High en­ergy costs blamed for ex­cess death fig­ures

Western Daily Press (Saturday) - - News - JENNIFER COCKRELL [email protected]­erndai­ly­press.co.uk

THERE were an es­ti­mated 50,100 ex­cess win­ter deaths in Eng­land and Wales in 2017/18 – the high­est recorded since win­ter 1975/76, fig­ures show.

The in­crease is thought to be down to the flu, the ef­fec­tive­ness of the flu vac­cine and the par­tic­u­larly cold weather seen last win­ter.

How­ever a pensioners’ group blamed high en­ergy prices for at least some of the deaths.

Bri­tain’s big­gest pen­sioner or­gan­i­sa­tion, the Na­tional Pensioners Con­ven­tion (NPC) has called on the En­ergy Min­is­ter, Claire Perry MP to re­sign fol­low­ing news that the scale of win­ter deaths among the coun­try’s older pop­u­la­tion reached the high­est fig­ure since 1975/76.

The data, from the Of­fice for Na­tional Statis­tics (ONS), also shows that more than a third (34.7 per cent) of the deaths were caused by res­pi­ra­tory dis­eases.

Ex­cess win­ter mor­tal­ity con­tin­ued to be high­est among fe­males and peo­ple aged 85 and over, while it dou­bled among males aged 0-64 be­tween the win­ter of 2016/17 and 2017/18.

The num­ber of daily deaths ex­ceeded the five-year av­er­age for all dates ex­cept March 25.

Nick Stripe, head of health anal­y­sis and life events at the ONS, said: “It is likely that last win­ter’s in­crease was due to the pre­dom­i­nant strain of flu, the ef­fec­tive­ness of the in­fluenza vac­cine and be­low-av­er­age win­ter tem­per­a­tures.”

The ONS said the in­creases could be ex­plained partly by tem­per­a­ture, as colder weather was ob­served in De­cem­ber, Fe­bru­ary and March com­pared with the five-year av­er­age.

Statis­ti­cians said the high num­ber of deaths among the over-85 age group may be due to the cir­cu­la­tion of in­fluenza A and in­fluenza B, which pre­dom­i­nantly af­fected older adults.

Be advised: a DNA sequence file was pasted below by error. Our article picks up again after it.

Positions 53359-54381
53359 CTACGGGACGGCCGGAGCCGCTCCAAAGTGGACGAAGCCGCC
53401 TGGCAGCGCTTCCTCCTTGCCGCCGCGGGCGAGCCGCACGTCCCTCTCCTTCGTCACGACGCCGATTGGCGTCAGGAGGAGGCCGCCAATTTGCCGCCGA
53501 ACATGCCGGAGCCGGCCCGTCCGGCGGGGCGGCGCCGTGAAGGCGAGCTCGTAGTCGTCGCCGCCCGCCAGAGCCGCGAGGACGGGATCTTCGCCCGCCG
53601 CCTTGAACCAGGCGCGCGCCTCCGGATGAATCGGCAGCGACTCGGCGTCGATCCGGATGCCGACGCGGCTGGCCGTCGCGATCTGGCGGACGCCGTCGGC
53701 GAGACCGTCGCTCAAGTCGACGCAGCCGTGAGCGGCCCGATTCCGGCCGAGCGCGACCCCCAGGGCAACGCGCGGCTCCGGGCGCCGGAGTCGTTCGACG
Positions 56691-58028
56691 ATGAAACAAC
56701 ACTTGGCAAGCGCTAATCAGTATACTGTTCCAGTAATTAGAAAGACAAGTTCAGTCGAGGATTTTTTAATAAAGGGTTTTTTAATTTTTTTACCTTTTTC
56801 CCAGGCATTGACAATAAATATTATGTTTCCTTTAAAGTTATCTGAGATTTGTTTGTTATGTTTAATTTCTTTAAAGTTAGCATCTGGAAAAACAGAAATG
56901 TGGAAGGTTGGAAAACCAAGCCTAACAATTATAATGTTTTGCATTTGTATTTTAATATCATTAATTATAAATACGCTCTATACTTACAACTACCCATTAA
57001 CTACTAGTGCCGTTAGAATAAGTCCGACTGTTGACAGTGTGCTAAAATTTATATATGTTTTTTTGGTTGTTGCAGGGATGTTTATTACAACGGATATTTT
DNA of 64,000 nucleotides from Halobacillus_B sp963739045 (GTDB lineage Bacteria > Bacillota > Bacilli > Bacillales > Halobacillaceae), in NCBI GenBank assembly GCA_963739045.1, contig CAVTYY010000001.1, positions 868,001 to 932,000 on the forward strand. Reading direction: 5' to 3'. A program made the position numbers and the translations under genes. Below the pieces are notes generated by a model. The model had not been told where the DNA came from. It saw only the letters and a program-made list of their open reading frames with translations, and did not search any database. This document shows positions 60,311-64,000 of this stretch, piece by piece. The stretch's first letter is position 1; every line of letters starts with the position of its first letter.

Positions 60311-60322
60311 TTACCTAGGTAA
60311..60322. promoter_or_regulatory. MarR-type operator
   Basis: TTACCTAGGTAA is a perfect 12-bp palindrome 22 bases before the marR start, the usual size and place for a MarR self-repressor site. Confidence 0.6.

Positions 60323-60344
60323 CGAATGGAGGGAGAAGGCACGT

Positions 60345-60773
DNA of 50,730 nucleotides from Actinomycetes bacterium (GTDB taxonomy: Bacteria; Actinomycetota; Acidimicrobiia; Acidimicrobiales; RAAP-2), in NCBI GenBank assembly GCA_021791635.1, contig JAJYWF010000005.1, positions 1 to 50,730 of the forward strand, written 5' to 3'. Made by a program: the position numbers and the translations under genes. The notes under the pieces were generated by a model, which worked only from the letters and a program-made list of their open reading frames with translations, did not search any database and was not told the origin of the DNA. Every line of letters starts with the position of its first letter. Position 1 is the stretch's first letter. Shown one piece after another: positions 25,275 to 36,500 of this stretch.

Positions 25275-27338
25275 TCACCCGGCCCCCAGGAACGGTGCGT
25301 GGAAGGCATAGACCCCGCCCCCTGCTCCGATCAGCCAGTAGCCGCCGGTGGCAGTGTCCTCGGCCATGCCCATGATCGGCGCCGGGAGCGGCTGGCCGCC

The num­ber of ex­cess win­ter deaths ob­served in 2017/18 was higher than all years since the 1975/76 win­ter pe­riod, when there were 58,100 deaths. How­ever, the in­crease was sim­i­lar to peaks ob­served in pre­vi­ous years such as 2014/15, 1999/2000 and 1998/99.

Com­pared with re­cent years, ex­cess win­ter deaths ob­served in 2017/18 were 45.1 per cent higher than the 2016/17 win­ter and more than dou­ble those seen in 2015/16.

The fig­ures also showed that ex­cess win­ter mor­tal­ity in 2017 to 2018 sig­nif­i­cantly in­creased from 2016 to 2017 in all English re­gions and Wales, and

It’s time some­one took

re­spon­si­bil­ity and that has to lie with the En­ergy Min­is­ter


those af­fected the most were fe­males and peo­ple aged 85 and over.

Com­ment­ing on the find­ings, Age UK’s charity di­rec­tor, Caro­line Abra­hams, said: “A toxic cock­tail of poor hous­ing, high en­ergy prices and ill­health can make win­ter a dan­ger­ous time for many older peo­ple, and trag­i­cally it is the old­est and those who are the most vul­ner­a­ble who par­tic­u­larly suf­fer the con­se­quences.”

Jan Shortt, NPC gen­eral sec­re­tary said: “Things are now the worst they’ve been for over 40 years.

“It’s time some­one took re­spon­si­bil­ity and that has to lie with the En­ergy Min­is­ter.”

Newspapers in English

Newspapers from UK

© PressReader. All rights reserved.